Fri 28 Aug 2009 05:02:42 PM PDT
MLP: Appliance beats cloud?
Cloud beats local x86 on price in Replacing my home backup server with Amazon's S3 by Jeremy Zawodny.
There's another possibility, though: storage appliances using cooler-running processors. My home server is a Linksys NSLU2 "slug" running Debian.
According to this page on battery power for the slug, one slug plus one drive, on Ethernet, draws about 2.7W. Using the same power pricing as in Jeremy's calculations, that's 1.8kwh every four weeks, or 23.6kwh per year, for an annual electricity cost of $3.83.
I got my slug as a leftover from another project, but looking at some of the online shopping sites, it looks like you can get the whole enchilada, including a drive bigger than Jeremy's S3 account, for about $200. Assuming a five-year lifespan, that's a total cost of $219, about 13% of the Amazon price. Of course, that's with no RAID, but I could run a whole extra backup server—redundant everything— and still come in at about a quarter of the price.
Or, with clustered Samba, GFS2, and AoE, you could build a storage system with HA and RAID that would still be cheaper and less power-hungry than an x86 box, and have lower latency than a "cloud" service. And it wouldn't require a heavyweight UPS with inverter for backup power: just something that can deliver 5VDC.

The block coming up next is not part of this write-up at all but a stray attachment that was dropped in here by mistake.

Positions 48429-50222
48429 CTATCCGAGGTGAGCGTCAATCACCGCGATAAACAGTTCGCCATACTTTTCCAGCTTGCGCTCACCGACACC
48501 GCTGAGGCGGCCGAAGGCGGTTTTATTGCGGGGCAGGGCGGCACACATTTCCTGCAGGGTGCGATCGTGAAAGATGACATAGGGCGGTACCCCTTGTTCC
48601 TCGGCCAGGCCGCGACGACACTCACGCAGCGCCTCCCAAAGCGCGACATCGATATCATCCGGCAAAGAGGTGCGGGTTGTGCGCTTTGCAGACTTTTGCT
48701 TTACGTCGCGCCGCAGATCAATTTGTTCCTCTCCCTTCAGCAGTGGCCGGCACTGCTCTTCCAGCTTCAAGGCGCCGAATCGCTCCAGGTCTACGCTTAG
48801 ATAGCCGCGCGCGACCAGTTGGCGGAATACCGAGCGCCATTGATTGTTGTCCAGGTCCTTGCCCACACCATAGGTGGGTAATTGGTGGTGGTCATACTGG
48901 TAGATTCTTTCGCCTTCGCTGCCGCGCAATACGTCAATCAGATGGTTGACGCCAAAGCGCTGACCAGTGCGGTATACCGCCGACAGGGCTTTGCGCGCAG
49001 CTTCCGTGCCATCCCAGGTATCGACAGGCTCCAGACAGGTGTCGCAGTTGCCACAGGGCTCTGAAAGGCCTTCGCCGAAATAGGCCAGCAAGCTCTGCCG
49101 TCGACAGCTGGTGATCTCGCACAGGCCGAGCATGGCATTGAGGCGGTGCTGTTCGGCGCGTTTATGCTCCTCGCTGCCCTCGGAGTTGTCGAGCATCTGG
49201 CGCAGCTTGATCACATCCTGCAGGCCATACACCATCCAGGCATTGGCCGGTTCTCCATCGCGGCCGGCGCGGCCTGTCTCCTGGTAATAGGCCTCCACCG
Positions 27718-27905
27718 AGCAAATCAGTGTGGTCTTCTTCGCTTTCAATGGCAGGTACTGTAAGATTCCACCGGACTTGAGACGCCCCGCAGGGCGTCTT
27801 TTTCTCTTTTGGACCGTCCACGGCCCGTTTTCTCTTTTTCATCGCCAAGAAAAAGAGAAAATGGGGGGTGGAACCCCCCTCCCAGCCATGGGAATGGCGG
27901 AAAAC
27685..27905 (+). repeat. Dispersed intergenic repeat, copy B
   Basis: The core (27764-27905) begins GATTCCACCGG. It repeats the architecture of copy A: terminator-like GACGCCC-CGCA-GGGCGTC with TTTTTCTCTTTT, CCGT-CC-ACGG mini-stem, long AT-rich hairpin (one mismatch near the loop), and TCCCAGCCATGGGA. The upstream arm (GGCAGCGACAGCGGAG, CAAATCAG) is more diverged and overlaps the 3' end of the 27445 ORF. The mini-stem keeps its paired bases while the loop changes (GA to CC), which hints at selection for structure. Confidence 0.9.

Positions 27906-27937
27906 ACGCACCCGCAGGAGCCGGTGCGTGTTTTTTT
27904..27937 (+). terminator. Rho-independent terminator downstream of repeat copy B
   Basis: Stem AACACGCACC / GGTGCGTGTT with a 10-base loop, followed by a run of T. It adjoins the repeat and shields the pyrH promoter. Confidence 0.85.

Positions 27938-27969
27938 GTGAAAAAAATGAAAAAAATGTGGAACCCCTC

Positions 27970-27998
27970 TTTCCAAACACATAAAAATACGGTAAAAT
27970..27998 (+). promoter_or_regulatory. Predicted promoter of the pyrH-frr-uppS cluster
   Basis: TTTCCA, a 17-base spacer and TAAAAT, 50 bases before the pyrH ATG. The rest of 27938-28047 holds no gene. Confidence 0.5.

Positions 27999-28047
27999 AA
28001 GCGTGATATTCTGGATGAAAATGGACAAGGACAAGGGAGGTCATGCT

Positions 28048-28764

Accidental Linux Advocacy HOWTO I'm not saying that promoting Free Software within a company is counterinsurgency, but I can't help noticing that you get an excellent guide to promoting Free Software within a company if you take this meo from Gen. Petraeus (PDF) and readdress it to Linux professionals, substituting "Proprietary OS fanboys" for "insurgents" and "Other IT professionals" for "Iraqi partners." (Try it.)
It doesn't hurt when I do this Steve Silberman in Wired: Placebos Are Getting More Effective. (If DTC advertising for patent medicine increases the placebo response for generics, does that mean that the patent system is subsidizing two public goods: pharmaceutical R&D and the "take a pill, feel better" meme?)
hyper-pwned Dan Walsh asks, "What happens if there is a bug in the hypervisor?" If you have a VPS on the same server as another VPS that gets rooted, and the intruder can exploit a bug in the hypervisor, then you get compromised, even if you're doing everything right inside your guest. Can SELinux help?
Lawyers vs. security Why Windows security is awful but misses one point. Any new security policy from Microsoft, even a basic virus checker or a "don't open .exe attachments" rule, competes with somebody's add-on feature or breaks somebody's application, and the company affected always raises antitrust concerns. RHT can close port 25 or turn on SELinux without getting the third degree.